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2

In R, the simplest way to brute force through a predefined number of portfolio combinations would be to simply iterate over them: set.seed(42) returns <- matrix(rnorm(200),40,5) weights <- list(c(1,0,0,0,0), c(0,1,0,0,0), c(0,0,1,0,0), c(0,0,0,1,0), c(0,0,0,0,1)) conf <- 0.99 sapply(...


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You have many different options. Firstly, you know the characteristic function for the log stock price and, using inversion, you can recover the (inverse) distribution and density function and simulate from these using a uniform draw. That's the brute force approach. The variance gamma process is typically represented as a difference of gamma processes or a ...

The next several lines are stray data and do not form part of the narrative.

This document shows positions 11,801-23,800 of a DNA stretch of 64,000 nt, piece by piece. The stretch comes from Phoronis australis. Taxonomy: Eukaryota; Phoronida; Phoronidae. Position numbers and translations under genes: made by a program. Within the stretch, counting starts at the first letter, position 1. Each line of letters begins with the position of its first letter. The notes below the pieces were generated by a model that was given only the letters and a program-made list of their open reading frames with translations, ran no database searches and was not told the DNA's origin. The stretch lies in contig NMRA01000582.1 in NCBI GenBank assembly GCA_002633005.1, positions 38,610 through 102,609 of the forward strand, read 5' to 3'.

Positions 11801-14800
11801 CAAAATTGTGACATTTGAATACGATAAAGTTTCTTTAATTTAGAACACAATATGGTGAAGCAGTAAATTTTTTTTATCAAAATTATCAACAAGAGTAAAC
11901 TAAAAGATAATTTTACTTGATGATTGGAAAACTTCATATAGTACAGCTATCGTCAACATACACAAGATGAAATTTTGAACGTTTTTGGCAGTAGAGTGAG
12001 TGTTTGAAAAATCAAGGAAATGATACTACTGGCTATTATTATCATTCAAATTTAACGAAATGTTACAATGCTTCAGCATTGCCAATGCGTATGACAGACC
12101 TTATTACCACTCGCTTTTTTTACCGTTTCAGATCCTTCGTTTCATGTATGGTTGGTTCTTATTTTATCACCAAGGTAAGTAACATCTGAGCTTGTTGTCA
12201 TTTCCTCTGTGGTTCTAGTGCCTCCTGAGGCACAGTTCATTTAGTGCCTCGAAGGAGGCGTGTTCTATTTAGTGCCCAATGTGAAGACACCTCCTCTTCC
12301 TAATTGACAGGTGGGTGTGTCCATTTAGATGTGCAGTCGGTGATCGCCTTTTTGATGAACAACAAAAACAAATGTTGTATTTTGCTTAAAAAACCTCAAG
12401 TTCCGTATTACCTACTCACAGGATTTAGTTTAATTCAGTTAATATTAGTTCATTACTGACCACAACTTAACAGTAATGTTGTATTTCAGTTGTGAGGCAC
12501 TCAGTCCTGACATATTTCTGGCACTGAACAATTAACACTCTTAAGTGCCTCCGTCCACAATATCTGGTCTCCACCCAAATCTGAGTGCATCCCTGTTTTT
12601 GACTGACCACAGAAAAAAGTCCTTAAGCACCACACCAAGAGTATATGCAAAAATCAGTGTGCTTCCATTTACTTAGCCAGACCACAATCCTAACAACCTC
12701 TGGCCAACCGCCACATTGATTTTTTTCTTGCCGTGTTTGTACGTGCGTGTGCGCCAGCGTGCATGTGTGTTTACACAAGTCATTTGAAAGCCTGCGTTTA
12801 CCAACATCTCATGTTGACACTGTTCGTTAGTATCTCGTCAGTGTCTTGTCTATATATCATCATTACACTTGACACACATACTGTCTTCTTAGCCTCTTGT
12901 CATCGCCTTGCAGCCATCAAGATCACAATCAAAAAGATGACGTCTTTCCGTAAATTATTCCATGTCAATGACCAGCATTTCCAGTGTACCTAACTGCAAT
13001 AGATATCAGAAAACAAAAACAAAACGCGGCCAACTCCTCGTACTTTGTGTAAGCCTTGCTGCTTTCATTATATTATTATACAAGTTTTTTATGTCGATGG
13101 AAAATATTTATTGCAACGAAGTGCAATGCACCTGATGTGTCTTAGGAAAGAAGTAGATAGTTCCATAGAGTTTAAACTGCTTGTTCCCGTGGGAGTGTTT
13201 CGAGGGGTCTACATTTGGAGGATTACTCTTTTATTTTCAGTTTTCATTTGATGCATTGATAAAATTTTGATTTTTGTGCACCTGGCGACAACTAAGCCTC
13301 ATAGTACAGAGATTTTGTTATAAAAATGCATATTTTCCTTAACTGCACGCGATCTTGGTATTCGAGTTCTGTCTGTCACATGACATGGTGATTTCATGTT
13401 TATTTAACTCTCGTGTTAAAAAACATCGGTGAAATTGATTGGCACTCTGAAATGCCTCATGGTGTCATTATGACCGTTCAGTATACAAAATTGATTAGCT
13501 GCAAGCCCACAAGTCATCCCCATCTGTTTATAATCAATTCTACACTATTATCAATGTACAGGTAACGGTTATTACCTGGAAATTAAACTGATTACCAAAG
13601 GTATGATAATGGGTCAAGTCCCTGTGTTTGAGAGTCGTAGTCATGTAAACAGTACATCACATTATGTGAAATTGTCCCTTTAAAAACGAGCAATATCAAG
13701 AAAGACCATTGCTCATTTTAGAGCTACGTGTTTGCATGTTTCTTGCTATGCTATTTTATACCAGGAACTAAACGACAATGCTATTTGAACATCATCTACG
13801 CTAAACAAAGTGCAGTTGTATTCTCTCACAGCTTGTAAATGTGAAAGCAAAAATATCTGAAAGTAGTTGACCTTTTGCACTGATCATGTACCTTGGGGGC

2

A quantitative barrier to a local martingale being a true martingale is integrability. An example is as follows: $\int_0^t f(s) dB_s$ where $B_s$ is a Brownian motion and $f$ progressively measurable is a strict local martingale if $(E\int_0^t |f(s)|^2 ds)^{\alpha/2}=\infty$ for some $\alpha$ between $0$ and $1$. This is taken from Corollary 4 of `Strict ...


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